- May 23, 2020
- Posted by: Trading
- Category: Analysis
Shares of energy giant Exxon Mobil (NYSE:) have plummeted quickly this year, and not just because of recent, indiscriminate market sell-offs. With the price of in a downward spiral, the fate of oil stocks is closely tied to the broader economy, which began collapsing after the global outbreak of coronavirus.
As the damage to economic growth intensified amid business closures and population lockdowns, demand for oil dried up. By mid-March Exxon Mobil’s stock had crumbled, losing about 60% and touching its lowest level in 23 years.
That massive slump forced the largest gas and oil producer in the U.S. to freeze its quarterly dividend at its current level, for the first time in 13 years and halt share buybacks entirely. In addition, the Irving, Texas-based company announced its first in decades, plus management slashed the company’s 2020 capex budget by 30%, to $23 billion.
Those drastic steps have raised questions about whether Exxon, one of the most reliable income stocks in the U.S., will be able to save its sacrosanct dividend—which currently yields 7.92% for an annual payout of $3.48—even after suspending payout hikes. That concern has become even more pressing after many big oil companies slashed their payouts in the recent earning season as they struggle to preserve cash.
Royal Dutch Shell (NYSE:) cut its dividend for the first time since World War II, reducing it by 66% to $0.16 a share. Oilfield services provider Schlumberger (NYSE:) slashed its dividend by 75%, its first cut in at least four decades or so.
Meanwhile, another oil and gas services company, Halliburton (NYSE:) held off cutting but also made it clear it would have no qualms doing so if necessary.
On March 16, S&P downgraded Exxon’s credit rating, to AA from AA+, and said it could happen again “if the company does not take adequate steps to improve cash flows and leverage.”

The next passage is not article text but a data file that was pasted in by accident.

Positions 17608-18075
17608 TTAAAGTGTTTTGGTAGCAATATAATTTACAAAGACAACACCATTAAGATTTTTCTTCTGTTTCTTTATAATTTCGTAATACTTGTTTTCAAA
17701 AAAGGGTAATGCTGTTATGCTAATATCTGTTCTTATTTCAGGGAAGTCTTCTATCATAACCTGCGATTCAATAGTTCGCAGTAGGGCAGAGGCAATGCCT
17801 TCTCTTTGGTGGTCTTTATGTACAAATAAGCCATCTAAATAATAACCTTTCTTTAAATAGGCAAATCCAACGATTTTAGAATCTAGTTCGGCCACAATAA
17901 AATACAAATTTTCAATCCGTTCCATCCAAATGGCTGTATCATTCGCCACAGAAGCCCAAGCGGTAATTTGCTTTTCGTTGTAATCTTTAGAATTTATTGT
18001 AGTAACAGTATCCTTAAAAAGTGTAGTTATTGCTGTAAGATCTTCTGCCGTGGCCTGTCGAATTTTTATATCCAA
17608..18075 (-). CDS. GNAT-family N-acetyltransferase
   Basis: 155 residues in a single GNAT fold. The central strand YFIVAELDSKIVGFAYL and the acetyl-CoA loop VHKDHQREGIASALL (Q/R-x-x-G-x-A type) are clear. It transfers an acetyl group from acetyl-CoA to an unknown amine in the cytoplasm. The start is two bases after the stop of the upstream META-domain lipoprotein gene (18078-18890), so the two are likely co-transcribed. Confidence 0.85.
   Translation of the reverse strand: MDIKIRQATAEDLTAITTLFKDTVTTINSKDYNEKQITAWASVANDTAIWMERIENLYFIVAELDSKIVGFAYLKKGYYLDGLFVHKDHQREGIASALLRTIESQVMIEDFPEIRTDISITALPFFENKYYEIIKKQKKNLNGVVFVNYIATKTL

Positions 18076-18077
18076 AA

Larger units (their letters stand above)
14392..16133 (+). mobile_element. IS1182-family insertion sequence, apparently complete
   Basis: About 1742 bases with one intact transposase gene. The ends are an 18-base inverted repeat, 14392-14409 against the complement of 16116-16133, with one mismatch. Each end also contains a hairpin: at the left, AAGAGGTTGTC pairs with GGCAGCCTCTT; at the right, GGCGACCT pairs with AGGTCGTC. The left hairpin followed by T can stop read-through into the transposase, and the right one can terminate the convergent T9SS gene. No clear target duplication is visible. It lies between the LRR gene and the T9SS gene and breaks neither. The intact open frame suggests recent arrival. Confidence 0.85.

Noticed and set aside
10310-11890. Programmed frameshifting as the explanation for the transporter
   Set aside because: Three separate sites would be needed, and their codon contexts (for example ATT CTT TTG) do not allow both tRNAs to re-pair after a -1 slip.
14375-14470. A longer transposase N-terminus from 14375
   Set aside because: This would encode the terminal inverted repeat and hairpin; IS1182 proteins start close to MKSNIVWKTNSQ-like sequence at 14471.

To cover its $14.7 billion dividend payment this year—the third-highest among S&P 500 companies—Exxon needed crude to fetch about $77 a barrel. Among oil majors, that’s the highest break-even according to RBC Capital Markets.
Meanwhile, the company’s debt has risen from effectively zero to $50 billion, and its profit last year was a bit more than half what it was a decade ago. In this highly challenging environment, Exxon management seem to have their hands tied due to the company’s historically strong commitment to rewarding its investors. According to CEO Darren Woods, one reason to defend the dividend is the fact that 70% of the shareholder base is made up of retail and long-term investors who rely on those checks.
The latest trend in oil markets suggests that Exxon may have passed the worst of this crisis as oil demand slowly begins to increase as countries re-open, reviving industrial production and bringing cars back onto roads.
According to a recent report, Chinese oil demand is all but back to levels last seen before Beijing imposed a national lockdown to fight the initial coronavirus outbreak. Since China is the world’s second largest oil consumer, behind only the U.S., the country’s quick turnaround has helped tighten the petroleum market sooner than expected.
West Texas Intermediate crude, which a month ago plunged into negative prices, surged on Wednesday, above $33 a barrel. With that rebound, Exxon Mobil shares also gained, trading more than 40% higher from their March low of around $31. Exxon’s rich dividend yield still signals to investors that this oil major will buck the trend and do what it takes to keep its dividend safe from any cuts.
In our view, Exxon will continue to borrow to fund its dividend. With interest rates at record lows and banks willing to lend, the energy giant has more incentive to use borrowed money to return cash, especially when it has already drastically cut its spending plans.
That said, Exxon doesn’t make a compelling investment case over the long-run relative to other opportunities in the energy space. Among industry peers, the company is the most exposed to negative headwinds, including from oversupply in oil, and liquefied natural gas. That situation is unlikely to change as the energy industry goes through a seismic shift.